We recently held the third annual Bully Prevention Kickoff at our School. For the second year in a row students, staff and family members walked thousands of miles to demonstrate their commitment to stand up to bullying. It was an incredible event. Check out these photos from the day.
I was profoundly impacted by the Ryan’s Story presentation given by John Halligan the evening before the Walk. If you haven’t heard Mr. Halligan talk about his experiences as the father of a 13-year-old who committed suicide after being cyber bullied, you’ve missed out on very powerful experience. Based on the feedback I’ve received from everyone, our students were sincerely moved by the discussion as well . He spoke to parents the night before and you could have heard a pin drop in the auditorium.
As I listened to him, it seemed to me that his message was even more poignant for adults than for children. My son Joey is 14. To look at those slides of Ryan behind John as he spoke, it was impossible for me not to think about myself and my relationship with my kids. Through his courageous narrative I was able to put myself in his shoes and it was heart-wrenching. I agree with him, there’s nothing more painful than to lose one’s child. I was challenged to do better as a parent.
Something Mr. Halligan said that really struck me was his answer to the question, “Why Ryan? Why did kids pick on Ryan?”
John said, “I think it’s because he was sensitive, middle school kids get a sense of kids who aren’t tough, who, when you make fun of them, they might cry. These kids are easy marks.” My experience has been that this is one of the most prominent characteristics of adolescent kids who get bullied. I can relate to this because I was a sensitive kid. When I was in 7th grade I had a lisp, kids would make fun of me and mimic the way I spoke. They could get me to cry, because, well, it hurt my feelings.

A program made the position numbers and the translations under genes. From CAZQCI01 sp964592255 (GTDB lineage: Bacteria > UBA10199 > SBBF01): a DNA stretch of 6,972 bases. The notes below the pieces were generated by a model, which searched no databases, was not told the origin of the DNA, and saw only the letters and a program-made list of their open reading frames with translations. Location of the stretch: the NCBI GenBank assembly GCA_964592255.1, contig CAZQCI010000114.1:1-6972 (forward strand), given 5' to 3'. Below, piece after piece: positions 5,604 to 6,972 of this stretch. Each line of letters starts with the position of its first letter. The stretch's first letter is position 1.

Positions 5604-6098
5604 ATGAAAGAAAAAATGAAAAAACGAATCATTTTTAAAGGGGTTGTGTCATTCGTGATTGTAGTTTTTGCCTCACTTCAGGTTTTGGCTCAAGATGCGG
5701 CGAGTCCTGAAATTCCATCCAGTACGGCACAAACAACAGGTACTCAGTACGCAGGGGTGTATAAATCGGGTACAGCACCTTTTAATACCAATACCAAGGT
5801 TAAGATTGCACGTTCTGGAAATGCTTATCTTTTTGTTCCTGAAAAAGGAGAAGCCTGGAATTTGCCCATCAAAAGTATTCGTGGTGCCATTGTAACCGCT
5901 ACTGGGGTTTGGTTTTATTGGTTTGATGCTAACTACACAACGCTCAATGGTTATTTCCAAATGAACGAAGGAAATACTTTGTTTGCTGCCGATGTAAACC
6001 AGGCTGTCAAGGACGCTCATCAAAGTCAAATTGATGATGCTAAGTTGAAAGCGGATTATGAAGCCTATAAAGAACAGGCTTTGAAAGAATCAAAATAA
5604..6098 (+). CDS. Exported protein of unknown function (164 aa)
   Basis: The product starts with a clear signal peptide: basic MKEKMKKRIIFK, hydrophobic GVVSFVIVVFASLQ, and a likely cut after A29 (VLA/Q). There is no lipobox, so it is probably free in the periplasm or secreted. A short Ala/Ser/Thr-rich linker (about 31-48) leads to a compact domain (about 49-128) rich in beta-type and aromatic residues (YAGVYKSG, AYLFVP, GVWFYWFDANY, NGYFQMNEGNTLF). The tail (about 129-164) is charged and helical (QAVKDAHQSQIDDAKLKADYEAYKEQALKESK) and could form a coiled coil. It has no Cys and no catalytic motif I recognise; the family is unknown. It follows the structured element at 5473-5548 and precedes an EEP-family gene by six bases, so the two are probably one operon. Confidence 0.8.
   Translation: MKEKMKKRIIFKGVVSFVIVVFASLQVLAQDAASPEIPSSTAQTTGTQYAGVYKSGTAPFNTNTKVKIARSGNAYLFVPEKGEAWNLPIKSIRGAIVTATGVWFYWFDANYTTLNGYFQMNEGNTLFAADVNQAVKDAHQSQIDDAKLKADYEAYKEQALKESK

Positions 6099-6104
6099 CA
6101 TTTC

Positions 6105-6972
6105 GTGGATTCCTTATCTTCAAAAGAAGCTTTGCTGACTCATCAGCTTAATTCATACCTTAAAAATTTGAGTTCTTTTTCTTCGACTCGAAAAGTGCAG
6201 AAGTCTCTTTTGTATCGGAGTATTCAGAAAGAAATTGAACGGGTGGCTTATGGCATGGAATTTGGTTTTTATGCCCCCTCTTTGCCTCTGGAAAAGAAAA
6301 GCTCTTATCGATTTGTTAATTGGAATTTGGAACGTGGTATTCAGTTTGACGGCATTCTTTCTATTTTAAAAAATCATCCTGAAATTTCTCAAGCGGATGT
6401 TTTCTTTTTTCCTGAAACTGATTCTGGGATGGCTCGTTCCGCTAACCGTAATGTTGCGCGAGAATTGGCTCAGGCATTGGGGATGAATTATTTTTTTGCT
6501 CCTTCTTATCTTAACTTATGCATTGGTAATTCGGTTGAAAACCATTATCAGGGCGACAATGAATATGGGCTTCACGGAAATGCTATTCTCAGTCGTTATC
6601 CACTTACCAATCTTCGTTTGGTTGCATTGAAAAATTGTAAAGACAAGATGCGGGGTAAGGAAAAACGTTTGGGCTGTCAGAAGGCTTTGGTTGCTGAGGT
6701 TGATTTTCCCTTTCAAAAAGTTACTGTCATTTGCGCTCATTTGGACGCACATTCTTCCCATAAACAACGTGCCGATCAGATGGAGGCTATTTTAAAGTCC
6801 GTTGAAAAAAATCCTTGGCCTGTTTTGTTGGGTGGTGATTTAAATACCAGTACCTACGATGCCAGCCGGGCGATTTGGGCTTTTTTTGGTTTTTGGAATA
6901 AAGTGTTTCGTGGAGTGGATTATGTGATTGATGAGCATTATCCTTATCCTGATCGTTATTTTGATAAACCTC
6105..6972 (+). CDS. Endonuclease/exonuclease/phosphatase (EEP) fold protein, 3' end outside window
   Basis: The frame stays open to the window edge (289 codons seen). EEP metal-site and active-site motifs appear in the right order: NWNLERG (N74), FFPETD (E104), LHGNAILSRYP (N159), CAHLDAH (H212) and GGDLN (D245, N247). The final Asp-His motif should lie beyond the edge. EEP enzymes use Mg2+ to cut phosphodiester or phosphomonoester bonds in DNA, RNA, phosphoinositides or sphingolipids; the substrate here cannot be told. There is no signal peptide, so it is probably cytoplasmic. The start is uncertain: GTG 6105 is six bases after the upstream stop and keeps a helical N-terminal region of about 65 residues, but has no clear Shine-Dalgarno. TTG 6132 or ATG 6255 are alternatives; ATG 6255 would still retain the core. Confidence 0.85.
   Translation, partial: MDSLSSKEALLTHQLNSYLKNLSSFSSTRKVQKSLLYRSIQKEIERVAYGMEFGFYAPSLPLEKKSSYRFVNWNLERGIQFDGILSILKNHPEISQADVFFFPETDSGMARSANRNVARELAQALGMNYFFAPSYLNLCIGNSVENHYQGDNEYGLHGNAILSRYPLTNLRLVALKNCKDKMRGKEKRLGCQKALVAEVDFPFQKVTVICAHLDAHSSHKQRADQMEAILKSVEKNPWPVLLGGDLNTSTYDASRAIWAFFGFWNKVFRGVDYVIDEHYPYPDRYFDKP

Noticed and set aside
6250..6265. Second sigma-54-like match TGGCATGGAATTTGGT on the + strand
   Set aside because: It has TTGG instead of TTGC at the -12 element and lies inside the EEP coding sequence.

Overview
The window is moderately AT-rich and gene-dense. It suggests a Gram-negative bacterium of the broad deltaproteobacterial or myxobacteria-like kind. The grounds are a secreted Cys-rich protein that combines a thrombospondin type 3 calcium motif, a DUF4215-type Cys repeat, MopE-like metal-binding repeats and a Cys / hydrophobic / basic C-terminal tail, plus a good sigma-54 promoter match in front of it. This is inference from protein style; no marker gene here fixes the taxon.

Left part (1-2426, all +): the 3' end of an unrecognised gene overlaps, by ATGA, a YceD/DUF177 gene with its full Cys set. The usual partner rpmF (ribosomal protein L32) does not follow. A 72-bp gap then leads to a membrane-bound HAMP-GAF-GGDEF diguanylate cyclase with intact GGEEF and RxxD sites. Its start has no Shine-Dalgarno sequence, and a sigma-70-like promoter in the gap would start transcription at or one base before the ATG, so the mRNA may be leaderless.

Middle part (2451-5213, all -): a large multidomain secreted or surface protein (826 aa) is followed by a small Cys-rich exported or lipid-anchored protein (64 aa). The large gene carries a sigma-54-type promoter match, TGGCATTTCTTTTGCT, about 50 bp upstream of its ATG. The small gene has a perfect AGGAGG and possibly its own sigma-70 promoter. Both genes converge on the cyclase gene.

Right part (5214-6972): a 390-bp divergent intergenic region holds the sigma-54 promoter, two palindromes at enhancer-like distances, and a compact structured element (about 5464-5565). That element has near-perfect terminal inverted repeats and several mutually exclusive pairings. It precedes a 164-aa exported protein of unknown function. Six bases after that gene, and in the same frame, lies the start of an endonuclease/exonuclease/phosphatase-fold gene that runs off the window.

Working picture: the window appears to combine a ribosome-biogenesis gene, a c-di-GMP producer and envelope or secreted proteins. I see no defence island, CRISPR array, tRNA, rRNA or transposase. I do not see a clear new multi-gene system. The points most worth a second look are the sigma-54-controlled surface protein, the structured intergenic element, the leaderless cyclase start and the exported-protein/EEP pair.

What’s ironic, and I tell our bullying victims this when I meet with them, is that this same temperament that makes them easy marks for bullies when they are 11 years old, will make them better leaders, team members, brothers, sisters, friends and spouses when they become adults. The very personality traits that can make middle school students victims of bullying will likely make them more successful adults. Sensitive individuals are good listeners, they empathize with others, they fill other people’s buckets, they are leaders… these are people that you want to be around.
This phenomenon is one of the many ironies of adolescence and the middle school experience. If we can genuinely help our kids to understand this, then they will know that, despite how difficult it is to be the object of bullying, it gets a lot better. In fact, sometimes the very personality traits that make adolescence difficult will make adulthood easier.
Hmmmmm…. maybe if we walk over 4000 miles our kids will get the idea!
Don, a remarkable post! The bully prevention kick-off and walk illustrate why we need to carve out time for students to reflect, together, on the critical importance of empathy. Your processing of the visit with John Halligan, that ties back to our own children, and who we are and eventually become…that’s powerful.
Don, your leadership inspires. But even better yet, your friendship…that changes others, all for the best.
Well done, my friend.
Great post, Don. I love your point about the future success of those who are bullied. Unfortunately, it is hard for them to see beyond their current situation. An important conversation with students.
As Dennis mentioned, your leadership inspires us all.